When the maelstrom erupted, I reached out and was personally supportive to Richard as you would be to any friend in need. At the same time, I am a feminist and committed to social justice, so I dived in and read what I could, tried to figure out for myself what was happening. After all, Richard is my friend and an intellectual mentor, he is not my cult leader. So I wanted to understand before I engaged.

I made myself read a lot of things aimed at RMS that disgusted me and made me sad, some stories that made me feel sorry for people, and many things that made me angry. I read new things and re-read old things RMS has written. I didn’t see anything that justified the virulent attacks, all I saw was a lot of dirty fighting.

Personally, I’m just left with this worry: that we’ll refuse to listen to, consider and benefit from diversity of opinions in our movements because, well, we just don’t want to.

I’m asking myself, can we really learn to be inclusive when thinking differently is involved?

Opinions about community and the struggle for freedom

Will we achieve a free society without free software? I don’t think so.

Does ubiquitous free software require a strong movement? Yes, I believe this, given what we’re up against. Fighting ubiquitous surveillance and the dangers of proprietary software is a global struggle.

When conflict within liberation movements is not principled, I think it’s dangerous. What I observed in the ad hominem attacks on RMS looked a lot like clique behavior and, in some cases, made me wonder about people using personal attacks to try and prevail in political differences.

I don't agree with stuff like this: arguments with RMS that were formulated as attacks, as if no reasonable person could be allowed to disagree. Equating expression of opinion as being personally harmed. Taking on the mantle of speaking for whole populations, unasked. I’m not repeating the postings I saw because aggression like that is traumatizing. Like so many others, I am soul weary of being oppressed by the system and then further drained by cliques, vile name-calling and divisive infighting.

Disoriented communities and divisiveness serve somebody’s agenda, I wonder whose. Especially when dialog, and learning and growth are an option.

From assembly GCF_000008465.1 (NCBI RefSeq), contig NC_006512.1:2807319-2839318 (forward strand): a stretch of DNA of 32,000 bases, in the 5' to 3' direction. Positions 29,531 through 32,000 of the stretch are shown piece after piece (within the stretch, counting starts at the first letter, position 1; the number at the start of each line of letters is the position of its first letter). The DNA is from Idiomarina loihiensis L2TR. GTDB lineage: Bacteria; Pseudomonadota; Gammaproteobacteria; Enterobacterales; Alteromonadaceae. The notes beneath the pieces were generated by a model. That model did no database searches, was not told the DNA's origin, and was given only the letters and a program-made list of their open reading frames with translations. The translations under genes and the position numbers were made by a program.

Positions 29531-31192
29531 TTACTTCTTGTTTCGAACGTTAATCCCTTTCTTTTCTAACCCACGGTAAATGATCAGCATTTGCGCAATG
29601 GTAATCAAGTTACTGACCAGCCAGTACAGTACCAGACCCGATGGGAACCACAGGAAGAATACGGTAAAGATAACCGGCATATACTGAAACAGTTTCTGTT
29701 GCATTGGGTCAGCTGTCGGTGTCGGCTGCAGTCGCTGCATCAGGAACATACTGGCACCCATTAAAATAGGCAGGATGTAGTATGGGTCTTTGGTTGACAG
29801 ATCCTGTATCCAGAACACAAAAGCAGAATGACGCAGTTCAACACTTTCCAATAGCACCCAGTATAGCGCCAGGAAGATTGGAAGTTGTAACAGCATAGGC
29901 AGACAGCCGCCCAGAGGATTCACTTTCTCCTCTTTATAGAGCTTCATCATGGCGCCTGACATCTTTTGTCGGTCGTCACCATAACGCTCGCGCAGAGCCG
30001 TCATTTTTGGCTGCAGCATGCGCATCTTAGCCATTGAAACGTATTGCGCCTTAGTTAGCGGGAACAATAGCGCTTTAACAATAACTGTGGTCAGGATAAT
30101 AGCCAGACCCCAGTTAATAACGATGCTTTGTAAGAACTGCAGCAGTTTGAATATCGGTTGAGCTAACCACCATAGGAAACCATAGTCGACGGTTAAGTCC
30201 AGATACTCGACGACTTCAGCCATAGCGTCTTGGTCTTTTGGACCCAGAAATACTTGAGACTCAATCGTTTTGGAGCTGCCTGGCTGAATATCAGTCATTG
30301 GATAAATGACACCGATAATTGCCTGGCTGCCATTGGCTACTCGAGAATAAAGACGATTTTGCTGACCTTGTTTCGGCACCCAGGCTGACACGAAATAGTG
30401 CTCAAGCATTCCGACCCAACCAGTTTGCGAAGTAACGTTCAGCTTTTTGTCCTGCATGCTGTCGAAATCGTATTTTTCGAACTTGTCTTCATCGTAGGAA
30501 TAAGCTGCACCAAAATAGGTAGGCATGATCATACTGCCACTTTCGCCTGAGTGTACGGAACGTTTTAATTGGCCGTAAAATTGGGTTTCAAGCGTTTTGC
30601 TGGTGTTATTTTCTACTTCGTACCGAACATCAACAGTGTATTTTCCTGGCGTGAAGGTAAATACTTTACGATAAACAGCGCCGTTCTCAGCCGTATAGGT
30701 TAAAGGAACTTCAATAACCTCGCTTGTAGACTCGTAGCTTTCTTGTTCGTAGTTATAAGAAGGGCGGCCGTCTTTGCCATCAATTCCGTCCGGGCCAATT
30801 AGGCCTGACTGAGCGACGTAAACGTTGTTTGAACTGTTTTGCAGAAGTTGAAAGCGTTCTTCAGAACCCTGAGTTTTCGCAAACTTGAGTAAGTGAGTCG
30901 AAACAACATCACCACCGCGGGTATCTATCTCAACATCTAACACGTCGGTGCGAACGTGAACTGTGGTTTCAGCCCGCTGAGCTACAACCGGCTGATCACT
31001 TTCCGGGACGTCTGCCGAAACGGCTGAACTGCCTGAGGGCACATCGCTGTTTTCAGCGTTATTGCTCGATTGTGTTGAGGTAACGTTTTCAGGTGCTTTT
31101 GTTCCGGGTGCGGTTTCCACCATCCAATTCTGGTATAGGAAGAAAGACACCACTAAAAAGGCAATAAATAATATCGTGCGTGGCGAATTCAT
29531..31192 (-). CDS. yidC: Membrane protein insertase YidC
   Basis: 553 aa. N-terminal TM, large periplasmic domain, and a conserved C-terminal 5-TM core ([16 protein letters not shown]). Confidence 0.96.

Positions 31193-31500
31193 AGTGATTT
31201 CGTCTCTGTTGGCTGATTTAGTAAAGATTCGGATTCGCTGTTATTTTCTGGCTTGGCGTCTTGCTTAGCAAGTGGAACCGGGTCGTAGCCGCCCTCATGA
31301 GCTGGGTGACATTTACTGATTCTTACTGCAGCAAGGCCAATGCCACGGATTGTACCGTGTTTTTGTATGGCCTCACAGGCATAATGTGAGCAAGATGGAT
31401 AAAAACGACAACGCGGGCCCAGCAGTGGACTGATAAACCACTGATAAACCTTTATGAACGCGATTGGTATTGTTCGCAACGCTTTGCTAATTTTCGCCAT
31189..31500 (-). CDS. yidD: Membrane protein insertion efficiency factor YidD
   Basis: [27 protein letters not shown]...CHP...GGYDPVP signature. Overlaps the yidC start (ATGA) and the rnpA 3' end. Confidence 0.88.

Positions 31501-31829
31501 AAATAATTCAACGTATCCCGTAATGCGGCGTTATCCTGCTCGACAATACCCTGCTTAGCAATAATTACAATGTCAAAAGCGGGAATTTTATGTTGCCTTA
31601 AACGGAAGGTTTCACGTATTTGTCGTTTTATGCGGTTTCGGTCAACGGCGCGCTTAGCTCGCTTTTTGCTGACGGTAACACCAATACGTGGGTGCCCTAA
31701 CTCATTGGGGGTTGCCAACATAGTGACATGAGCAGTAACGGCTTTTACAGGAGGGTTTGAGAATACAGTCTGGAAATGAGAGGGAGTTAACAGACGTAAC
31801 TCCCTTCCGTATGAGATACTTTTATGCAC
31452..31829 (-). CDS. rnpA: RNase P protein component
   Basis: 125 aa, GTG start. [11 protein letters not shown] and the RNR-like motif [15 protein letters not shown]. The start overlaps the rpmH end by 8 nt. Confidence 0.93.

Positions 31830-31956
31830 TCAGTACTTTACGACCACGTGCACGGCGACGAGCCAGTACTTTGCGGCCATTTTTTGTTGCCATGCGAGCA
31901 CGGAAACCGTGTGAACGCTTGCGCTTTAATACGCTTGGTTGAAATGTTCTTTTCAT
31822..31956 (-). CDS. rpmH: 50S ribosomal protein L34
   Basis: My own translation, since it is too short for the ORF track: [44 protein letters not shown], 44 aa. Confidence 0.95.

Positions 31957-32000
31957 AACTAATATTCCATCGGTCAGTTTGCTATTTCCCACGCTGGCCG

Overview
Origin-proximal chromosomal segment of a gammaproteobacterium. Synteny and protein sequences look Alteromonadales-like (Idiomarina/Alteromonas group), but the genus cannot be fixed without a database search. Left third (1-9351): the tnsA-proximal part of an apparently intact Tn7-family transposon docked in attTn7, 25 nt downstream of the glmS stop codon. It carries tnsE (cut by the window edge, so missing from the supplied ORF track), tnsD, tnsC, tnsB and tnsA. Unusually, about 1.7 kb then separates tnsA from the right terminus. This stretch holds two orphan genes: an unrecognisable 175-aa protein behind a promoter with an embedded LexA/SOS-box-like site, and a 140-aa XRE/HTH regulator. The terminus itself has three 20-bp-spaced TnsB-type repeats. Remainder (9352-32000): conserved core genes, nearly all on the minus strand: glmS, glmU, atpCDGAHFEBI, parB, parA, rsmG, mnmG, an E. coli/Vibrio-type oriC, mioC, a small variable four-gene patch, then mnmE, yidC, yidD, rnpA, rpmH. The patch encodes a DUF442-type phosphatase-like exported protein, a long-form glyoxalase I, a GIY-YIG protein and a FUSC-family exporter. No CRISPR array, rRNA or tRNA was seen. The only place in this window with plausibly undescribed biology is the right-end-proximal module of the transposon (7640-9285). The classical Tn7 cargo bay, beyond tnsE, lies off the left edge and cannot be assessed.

I want to see Richard’s leadership affirmed, his principled and revolutionary thinking understood, his humanity acknowledged and respected, and his contributions used and built on. I want that because I want free software to be normalized as essential to our liberation. The movement needs the best thinkers working together and resolving differences in principled ways.

The Establishment puts pressure on freedom movements in ways that are sometimes hard to detect, but that pressure is felt and has its desired effects. Historically, that pressure lures some of us away with rewards, drives others out with calumny and viciousness, and creates distrust and disorientation to undermine our organizations. We have all seen this over and over again. With AI and machine learning on the rise and spreading rapidly into surveillance of our civic and personal lives, the stakes for free software and transparent computing are incredibly high.

Freedom struggles depend on the ability of people to come together, in solidarity, for a common purpose. The revolutionary ideas of free software will help us get free if we learn and grow together and fundamentally get along with mutual respect.

It’s always been up to us, how this story goes.

* With a background in political and community organizing, Karrie Peterson (she, her, hers) is the Head, Liaison, and Instruction & Reference Services at MIT Libraries[1]. Her support for gender fluidity goes back more than 50 years, her understanding of intersectionality comes from the original publishing of the Combahee River Collective Statement, and she has been a socialist feminist and supporter of land back and indigenous peoples’ sovereignty since she was a teenager in the 1970’s.

Peterson has stated: The opinions expressed here are my own, I am not speaking for anyone
else.

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References and Notes

  1. ORCID - Karrie Peterson. (Archived)